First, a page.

A recent phone call to Billy Cunningham, the winningest coach in Sixers history, began with a discussion of one of his players playing hooky during the NBA Finals. But before too long it veered in another direction, toward the passage of time.
“I tend to forget sometimes that I will be 80 years old shortly,” he said. “It goes by so fast.”
For coaches. For fans. For everybody.
It has also been nearly 40 years since Cunningham, who turns 80 next June 3, coached the Sixers to the 1982-83 championship, the most recent of the three they have won in their history. The quest ended with a sweep of the Lakers in the Finals, nearly fulfilling the alleged fo’, fo’, fo’ prophecy of Moses Malone. And it ended with Cunningham looking as if he had received a stay of execution from the governor as he left the court in The Forum after Game 4 in Los Angeles (as shown at 1:36:54 of this video).
There is ample evidence that Cunningham did some celebrating on the flight home. But in the moment, there was only relief — and not without reason.
Again and again the Sixers of that era pushed the boulder up the mountain, only to see it roll back over them. They fell in the ‘77 Finals to Portland (under Gene Shue, Cunningham’s predecessor), then in the ‘80 and ‘82 Finals to the Lakers, with Cunningham in charge. Sprinkled in there, too, was an agonizing loss in the ‘81 Eastern Finals to Boston, after the Sixers built a 3-1 lead, and a near-repeat the following year; only a Game 7 victory in Boston Garden averted a second implosion.
Small wonder that Cunningham, 454-196 in eight years as coach, looked like he had been through the wringer after they finally – finally – reached the summit. That’s exactly what he had been through. They all had.
“If he had any fun during those years, he kept it to himself,” former Daily News columnist Mark Whicker once told me.
Now here we are, all these years later. The Sixers have made exactly one Finals appearance since ‘82-83, when the Allen Iverson-led club fell to the Lakers in 2000-01. They’ve been up. They’ve been (mostly) down. And that ‘82-83 title — they also won it all in ‘54-55 and ‘66-67 - has nearly shrunken from view, like an image in the rear-view mirror.
Cunningham, who fashioned a Hall of Fame resume during his 11 seasons as a player, was the sixth man on that ‘66-67 team, one featuring the legendary Wilt Chamberlain and two others enshrined in Springfield, Hal Greer and Chet Walker. Cunningham has steadfastly avoided comparisons between that club and the ‘82-83 squad, but has left some strong hints about his leanings, not the least of which is the fact that he was among those who spearheaded the placement of the Wilt statue outside the Wells Fargo Center in 2004.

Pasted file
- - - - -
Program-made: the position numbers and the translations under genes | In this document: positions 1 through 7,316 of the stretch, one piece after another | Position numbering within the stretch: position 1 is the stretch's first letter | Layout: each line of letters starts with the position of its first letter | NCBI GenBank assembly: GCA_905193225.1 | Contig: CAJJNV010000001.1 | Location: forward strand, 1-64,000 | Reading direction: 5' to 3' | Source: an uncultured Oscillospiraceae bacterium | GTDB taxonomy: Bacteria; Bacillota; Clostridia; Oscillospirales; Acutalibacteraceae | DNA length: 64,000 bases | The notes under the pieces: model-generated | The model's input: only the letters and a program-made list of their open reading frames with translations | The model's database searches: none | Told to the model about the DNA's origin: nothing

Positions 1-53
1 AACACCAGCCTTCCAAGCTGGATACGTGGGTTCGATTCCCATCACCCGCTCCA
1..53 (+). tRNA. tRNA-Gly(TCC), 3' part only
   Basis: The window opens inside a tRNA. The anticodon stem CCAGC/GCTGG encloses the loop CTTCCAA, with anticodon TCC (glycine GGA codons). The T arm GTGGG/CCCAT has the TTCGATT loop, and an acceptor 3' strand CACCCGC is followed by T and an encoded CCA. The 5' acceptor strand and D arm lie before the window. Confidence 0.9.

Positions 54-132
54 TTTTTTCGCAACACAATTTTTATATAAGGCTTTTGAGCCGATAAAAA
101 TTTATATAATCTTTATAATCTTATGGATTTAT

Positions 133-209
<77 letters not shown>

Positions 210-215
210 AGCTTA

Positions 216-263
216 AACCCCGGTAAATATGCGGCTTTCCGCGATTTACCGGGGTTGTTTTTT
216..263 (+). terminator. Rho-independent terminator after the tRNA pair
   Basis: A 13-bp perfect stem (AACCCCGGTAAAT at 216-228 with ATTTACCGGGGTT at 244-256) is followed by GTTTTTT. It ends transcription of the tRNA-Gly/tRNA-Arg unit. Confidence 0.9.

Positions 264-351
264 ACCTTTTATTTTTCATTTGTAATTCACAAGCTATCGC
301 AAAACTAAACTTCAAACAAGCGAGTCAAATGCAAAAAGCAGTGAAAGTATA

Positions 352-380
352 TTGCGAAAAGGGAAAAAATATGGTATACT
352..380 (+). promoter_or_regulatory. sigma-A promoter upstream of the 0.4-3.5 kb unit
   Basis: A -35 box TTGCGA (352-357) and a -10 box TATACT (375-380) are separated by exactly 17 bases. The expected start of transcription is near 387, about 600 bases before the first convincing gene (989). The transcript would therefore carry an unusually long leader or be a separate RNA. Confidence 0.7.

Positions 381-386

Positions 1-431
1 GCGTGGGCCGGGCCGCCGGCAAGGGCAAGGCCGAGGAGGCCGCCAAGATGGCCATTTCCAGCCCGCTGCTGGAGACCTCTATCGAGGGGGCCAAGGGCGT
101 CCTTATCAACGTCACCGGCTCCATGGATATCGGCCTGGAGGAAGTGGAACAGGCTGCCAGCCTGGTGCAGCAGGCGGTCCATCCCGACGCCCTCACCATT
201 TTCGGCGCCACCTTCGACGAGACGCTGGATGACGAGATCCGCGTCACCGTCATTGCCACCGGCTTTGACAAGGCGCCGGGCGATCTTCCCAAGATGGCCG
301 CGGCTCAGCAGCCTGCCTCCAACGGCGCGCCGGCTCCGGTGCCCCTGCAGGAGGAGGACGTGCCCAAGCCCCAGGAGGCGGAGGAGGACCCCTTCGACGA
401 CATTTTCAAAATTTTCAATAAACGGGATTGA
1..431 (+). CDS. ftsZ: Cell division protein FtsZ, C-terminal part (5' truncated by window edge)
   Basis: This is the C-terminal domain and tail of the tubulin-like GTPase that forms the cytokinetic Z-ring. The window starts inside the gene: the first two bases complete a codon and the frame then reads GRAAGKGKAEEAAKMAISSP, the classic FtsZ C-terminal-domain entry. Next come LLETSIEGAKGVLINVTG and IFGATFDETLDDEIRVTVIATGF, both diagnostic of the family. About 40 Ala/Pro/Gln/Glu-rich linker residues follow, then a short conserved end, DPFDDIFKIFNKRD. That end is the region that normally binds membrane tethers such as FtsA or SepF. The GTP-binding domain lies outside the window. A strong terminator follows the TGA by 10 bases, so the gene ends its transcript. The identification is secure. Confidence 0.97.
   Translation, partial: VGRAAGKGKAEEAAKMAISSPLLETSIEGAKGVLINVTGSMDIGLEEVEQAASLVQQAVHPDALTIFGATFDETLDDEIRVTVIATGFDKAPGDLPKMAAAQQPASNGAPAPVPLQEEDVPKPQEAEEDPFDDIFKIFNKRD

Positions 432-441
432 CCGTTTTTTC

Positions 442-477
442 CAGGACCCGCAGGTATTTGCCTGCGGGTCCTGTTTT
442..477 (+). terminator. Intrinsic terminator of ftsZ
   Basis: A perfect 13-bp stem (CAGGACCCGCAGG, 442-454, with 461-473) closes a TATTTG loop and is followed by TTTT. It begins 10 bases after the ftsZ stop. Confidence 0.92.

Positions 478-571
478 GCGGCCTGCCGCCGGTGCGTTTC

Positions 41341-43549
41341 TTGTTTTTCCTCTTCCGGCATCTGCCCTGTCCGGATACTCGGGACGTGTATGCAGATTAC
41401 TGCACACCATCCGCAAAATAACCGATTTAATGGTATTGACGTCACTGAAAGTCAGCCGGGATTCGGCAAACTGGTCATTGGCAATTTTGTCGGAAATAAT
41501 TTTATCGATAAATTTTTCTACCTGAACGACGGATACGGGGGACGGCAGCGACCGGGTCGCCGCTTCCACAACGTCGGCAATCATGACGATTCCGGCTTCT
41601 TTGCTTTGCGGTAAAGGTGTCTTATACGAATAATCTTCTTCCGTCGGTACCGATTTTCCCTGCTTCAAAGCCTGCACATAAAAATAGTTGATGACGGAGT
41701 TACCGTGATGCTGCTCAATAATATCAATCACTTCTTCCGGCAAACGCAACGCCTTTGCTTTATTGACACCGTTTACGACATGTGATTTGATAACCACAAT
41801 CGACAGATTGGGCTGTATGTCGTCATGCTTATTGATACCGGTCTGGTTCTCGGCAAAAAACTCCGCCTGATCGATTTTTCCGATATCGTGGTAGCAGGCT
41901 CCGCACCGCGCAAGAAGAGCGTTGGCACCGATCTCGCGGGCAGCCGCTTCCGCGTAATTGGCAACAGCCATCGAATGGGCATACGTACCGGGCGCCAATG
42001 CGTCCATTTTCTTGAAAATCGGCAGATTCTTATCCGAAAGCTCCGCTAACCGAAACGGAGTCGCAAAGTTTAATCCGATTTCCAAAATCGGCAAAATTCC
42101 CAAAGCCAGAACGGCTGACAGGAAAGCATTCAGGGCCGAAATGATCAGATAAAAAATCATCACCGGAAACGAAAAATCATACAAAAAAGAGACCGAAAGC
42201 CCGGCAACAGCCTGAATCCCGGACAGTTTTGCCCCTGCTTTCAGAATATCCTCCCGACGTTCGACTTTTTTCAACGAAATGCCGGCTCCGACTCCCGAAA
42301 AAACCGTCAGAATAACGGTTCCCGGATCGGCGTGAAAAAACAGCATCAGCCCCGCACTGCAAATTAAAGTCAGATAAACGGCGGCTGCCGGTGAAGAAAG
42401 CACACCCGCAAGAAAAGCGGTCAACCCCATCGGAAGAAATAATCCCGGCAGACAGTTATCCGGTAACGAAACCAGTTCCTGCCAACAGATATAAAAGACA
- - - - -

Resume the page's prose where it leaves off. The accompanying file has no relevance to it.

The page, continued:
After stepping down as coach in 1985, Cunningham went into private business, and was later a co-founder of the Miami Heat. He keeps in touch with many of the players he coached, and mourns those who have been lost along the way, like Darryl Dawkins, Caldwell Jones and, from the ‘82-83 champs, Malone and Mark McNamara – all of them centers, all dead from heart afflictions, all 64 or younger. (Another player Cunningham coached, Harvey Catchings, underwent a heart transplant in 2019, at the age of 67.)
Cunningham finds it “amazing” that four big men from that era succumbed in such a fashion, but is at a loss to explain it.
“It makes you wonder,” he said.
He has had heart issues himself, having undergone triple-bypass surgery last year, a procedure in which two heart valves were also repaired.
“So,” he told me, “I’m lucky I’m talking to you on the phone.”
There was a light moment in our conversation, when I told him that with the Sixers leading the Lakers 2-0 in the 1983 Finals, McNamara, a rookie at the time, sneaked out of the team hotel in Los Angeles on Saturday, May 28 — the day before Game 3 — and flew to San Jose. There he would serve as best man in the wedding of Ted Whittington, who had been his teammate and roommate at Santa Clara, where McNamara played his first two collegiate seasons. (He finished up at Cal-Berkeley.)
“I’ve told this story so many times,” Whittington, now an attorney in Bakersfield, Calif., told me recently. “Anyway, he did that, never got caught and got back to the hotel room.”
Cunningham admitted during our recent call he had no idea about McNamara’s wanderings, and chuckled at the thought of them. Hard-driving as he was, it’s difficult to envision him not coming down hard on the rookie in the moment, had he found out. But at first he guessed otherwise.
“I might have let him go, for the simple reason that Mark was not going to be a factor in the game,” he said. “From that standpoint, I might. I’m just not sure.”
“Then again,” he said, “I probably wouldn’t have let him do anything, if I’m going to be consistent with everyone.”
McNamara, who played sparingly that season, actually saw a minute of garbage-time action in the Sixers’ 111-94 victory the next day, making both his shots and scoring four points. That represented his entire offensive output in that year’s postseason.
Two days later, the Sixers won the title. And since then the years have unspooled at a rate Cunningham finds stunning. (“From 70 to 80 is a freaking blur,” he said.) He has seen some heartache, as was the case in 2005, when he and his family lost all manner of personal items in a fire at their Gladwyne home.
“You get past that,” he once told me, “and you move on.”
The memories and relationships survive. There have been team reunions. There are frequent phone calls and emails. On our call Cunningham said he had just reached out to Bobby Jones, to let him know Maurice Cheeks’ brother was having some health problems; surely Bobby, a deeply spiritual man, would be more than willing to offer some prayers.
No, the clock cannot be stopped. But every now and then, it can be rewound. And for Billy Cunningham, as with all of us, that will have to be enough.